Whitener's next step was to file a "Motion to Rehear and Vacate [R]evoked Chapter 7" on August 20, 1985. This motion requests the Court to rehear Whitener's case and expunge it from public record. Whitener proffered an order that would incorporate the terms of the May 17 order but, in addition, provide "that all reference in public records be expunged and that further public access to this case be reported as 'no public records found.' " In effect, Whitener requests the Court to wipe his bankruptcy slate clean so that there will be nothing on file for an agency like TRW to find and report.
Whitener's plight is illustrated by a letter to him from TRW in response to his request that information about his bankruptcy be deleted from his records in view of the fact that he had voluntarily paid his pre-petition creditors in full. According to the letter, offered by Whitener as an exhibit in support of his August 20 motion:
TRW's policy is ... to report tax liens, judgments and bankruptcies, even after they are paid and/or dismissed, discharged, etc. ... As long as [these items appear] in the public record, TRW is allowed to report [them] for a period of ten (10) years. [FN2] If [an] item is expunged from the court record and TRW is unable to verify it, we will delete it from your report.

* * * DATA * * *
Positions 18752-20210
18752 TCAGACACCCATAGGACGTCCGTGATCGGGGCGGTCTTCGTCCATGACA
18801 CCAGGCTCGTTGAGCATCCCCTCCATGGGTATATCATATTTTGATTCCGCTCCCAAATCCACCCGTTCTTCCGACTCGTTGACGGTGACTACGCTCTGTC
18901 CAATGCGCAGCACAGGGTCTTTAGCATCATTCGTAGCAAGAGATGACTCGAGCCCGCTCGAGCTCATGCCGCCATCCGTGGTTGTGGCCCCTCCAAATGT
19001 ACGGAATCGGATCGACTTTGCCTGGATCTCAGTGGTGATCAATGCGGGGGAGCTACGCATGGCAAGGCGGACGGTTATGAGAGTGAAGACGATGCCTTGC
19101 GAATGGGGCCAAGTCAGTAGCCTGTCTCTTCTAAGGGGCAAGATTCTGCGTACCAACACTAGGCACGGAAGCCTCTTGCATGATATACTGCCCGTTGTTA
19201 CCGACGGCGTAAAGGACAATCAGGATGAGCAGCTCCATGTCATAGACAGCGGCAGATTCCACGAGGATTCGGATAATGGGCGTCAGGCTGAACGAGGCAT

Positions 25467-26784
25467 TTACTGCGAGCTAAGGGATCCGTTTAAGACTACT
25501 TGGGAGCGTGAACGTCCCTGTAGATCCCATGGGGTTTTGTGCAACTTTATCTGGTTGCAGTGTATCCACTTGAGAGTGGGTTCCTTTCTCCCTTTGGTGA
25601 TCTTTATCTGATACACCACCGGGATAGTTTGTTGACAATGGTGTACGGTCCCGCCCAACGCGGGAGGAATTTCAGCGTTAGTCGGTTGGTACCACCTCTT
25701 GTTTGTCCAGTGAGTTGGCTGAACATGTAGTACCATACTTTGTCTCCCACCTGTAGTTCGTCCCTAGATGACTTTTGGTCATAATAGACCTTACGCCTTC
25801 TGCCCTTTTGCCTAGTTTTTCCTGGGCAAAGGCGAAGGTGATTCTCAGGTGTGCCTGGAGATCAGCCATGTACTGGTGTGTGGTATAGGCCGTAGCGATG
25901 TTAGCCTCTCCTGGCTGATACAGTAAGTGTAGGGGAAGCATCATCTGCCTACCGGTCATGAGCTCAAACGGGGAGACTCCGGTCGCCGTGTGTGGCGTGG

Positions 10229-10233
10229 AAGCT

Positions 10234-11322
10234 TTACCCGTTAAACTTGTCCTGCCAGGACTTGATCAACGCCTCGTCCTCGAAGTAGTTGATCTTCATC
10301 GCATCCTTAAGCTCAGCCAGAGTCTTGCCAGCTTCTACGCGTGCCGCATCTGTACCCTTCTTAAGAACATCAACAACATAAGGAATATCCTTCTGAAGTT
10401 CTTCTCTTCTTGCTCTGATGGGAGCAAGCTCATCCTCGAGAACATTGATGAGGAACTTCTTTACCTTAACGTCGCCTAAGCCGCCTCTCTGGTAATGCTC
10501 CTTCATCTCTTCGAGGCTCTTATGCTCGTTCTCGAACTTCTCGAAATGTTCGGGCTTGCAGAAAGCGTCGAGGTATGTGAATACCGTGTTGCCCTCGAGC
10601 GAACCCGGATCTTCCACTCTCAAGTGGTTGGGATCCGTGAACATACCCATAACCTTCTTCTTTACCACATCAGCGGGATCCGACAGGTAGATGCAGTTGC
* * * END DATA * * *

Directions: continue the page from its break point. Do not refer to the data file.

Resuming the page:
FN2. The Fair Credit Reporting Act, 15 U.S.C. §§ 1681-1681t,
prohibits credit bureaus from including items of information about "Cases under Title 11 or under the Bankruptcy Act that, from the date of entry of the order for relief or the date of adjudication, as the case may be, antedate the report by more than 10 years." 15 U.S.C. § 1681c(a)(1).

Letter from Mary Rex, TRW, Inc. Consumer Affairs Administrator, to Larry B. Whitener (July 11, 1985).